This invention is pointed out with particularity in the appended claims. The above and further advantages of this invention may be better understood by referring to the following description taken in conjunction with the accompanying drawing, in which:

FIG. 1 is a front view with parts broken away showing a game ball incorporating my invention; and

FIG. 2 is a diagrammatic view illustrating the operation of the FIG. 1 ball.


Referring to FIG. 1 of the drawing, a ball, e.g. a squash ball, incorporating my invention is shown generally at 10. The ball has a flexible resilient spherical wall 12 that defines an interior fluid-tight space 14 inside the ball. Normally, space 14 is filled with a compressible gas, such as air, under normal atmospheric pressure or at some higher pressure. Present also inside ball 10 is a small amount of a very fine particulate material 16 such as talc or Fuller's earth. Most preferably, the powdery material 16 is brightly colored so that it is quite visible.

The particulate material 16 may be introduced into ball 10 during the process of manufacturing the ball. Alternatively, it may be injected into the ball subsequent to the ball's manufacture using a device similar to the one described in U.S. Pat. No. 4,372,095. This device includes a very small diameter cannula leading from a source of pressurized gas and, in the present case, material 16. The cannula is inserted through the ball wall 12. As it penetrates the wall, the cannula cores out a tiny plug 12a which remains on the top of the cannula. The powder 16 is injected into the space 14 inside the ball via the cannula, following which the cannula is retracted from the ball. In the process, the cannula pulls the plug 12a back into the hole 12b left by the withdrawn cannula. The plug remains firmly in place due to the elasticity of the wall 12 material. Therefore, the coring of the wall 12 as aforesaid has substantially no adverse effect on the action of the ball during play.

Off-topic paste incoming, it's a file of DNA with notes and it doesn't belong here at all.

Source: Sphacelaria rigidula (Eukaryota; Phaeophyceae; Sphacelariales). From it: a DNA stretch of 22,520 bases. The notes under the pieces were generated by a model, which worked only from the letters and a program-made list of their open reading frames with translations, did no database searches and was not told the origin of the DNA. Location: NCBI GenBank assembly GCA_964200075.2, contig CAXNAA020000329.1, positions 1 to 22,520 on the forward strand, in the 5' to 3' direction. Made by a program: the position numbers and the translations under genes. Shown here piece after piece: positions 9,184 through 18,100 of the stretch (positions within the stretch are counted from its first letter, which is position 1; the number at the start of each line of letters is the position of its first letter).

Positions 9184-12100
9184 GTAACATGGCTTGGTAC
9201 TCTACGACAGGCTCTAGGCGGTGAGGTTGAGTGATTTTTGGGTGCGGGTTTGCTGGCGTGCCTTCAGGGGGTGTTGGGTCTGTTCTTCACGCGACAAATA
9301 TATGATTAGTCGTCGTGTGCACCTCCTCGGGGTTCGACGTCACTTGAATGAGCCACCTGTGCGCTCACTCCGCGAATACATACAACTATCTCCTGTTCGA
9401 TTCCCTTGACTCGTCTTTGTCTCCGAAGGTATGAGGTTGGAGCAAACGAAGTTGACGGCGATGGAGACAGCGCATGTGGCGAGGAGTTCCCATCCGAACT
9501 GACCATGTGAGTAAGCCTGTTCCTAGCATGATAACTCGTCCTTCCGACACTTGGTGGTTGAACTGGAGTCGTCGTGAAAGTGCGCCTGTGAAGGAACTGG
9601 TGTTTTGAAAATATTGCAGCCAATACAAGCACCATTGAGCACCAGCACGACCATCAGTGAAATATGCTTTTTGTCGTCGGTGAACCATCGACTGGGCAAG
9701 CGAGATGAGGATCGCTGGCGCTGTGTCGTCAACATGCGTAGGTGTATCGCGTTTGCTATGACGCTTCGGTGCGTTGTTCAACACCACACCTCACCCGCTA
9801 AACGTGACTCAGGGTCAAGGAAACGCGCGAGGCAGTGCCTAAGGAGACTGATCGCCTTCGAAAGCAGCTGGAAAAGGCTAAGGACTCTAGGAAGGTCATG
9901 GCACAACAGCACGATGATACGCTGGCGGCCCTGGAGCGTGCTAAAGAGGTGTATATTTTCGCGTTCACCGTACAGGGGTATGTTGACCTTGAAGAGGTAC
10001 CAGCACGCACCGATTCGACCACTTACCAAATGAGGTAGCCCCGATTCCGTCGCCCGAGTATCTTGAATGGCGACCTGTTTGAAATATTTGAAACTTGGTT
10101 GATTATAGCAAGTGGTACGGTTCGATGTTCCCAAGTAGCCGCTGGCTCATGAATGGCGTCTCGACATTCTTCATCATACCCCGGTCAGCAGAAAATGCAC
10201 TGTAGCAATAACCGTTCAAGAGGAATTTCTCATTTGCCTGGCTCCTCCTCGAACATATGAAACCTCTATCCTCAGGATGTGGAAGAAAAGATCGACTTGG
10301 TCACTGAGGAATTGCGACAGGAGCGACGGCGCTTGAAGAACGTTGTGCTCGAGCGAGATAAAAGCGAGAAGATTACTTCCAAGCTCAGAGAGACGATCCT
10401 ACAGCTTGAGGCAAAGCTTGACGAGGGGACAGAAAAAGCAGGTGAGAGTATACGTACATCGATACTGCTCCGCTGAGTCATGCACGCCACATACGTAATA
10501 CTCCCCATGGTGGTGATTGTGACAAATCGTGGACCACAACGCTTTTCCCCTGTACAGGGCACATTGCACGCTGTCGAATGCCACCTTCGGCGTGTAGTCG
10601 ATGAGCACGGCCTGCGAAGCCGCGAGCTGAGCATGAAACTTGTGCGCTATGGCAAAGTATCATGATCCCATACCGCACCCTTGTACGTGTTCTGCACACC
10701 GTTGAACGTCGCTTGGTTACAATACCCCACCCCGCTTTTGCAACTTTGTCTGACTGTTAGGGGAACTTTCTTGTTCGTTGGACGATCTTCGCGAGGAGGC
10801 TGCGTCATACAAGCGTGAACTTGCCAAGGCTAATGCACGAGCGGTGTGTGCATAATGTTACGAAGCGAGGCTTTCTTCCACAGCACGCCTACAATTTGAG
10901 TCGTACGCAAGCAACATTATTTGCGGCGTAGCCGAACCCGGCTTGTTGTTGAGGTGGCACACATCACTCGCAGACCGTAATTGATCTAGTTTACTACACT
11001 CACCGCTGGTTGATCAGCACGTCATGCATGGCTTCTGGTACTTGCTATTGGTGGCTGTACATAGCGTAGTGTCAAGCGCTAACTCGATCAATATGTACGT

Refer now to FIG. 2, which shows diagrammatically a typical squash court C having a floor Cf a front wall Cw and a metal strip or "tin" Ct extending across the front wall up to about 8 or 10 inches above floor level. When ball 10 is struck in the direction of arrow A it will eventually strike the front wall Cw with considerably force. This impact deforms the ball wall 12 thereby reducing the volume of the space 14 inside the ball and compressing the gas therein to a very high pressure value. If there are no holes or breaks in the wall of the ball, the potential energy of the compressed gas and the natural resilience of wall 12 will cause the ball to rebound from wall Cw with considerable kinetic energy.

However, if there should be even a very small hole or break 18 in ball 10 as it approaches wall Cw, the resultant sudden pressure buildup that occurs upon impact with that wall will force at least some of the colored powder particles 16 through the break on hole 18 so that they form a signaling puff S that is readily observable to the players on the court C. Therefore, the players will be apprised immediately that the ball is defective even though the break or hole 18 may not have become large enough at this point to adversely affect the motion or action of ball 10. Therefore the defective ball can be replaced before it has disadvantaged any player on the court.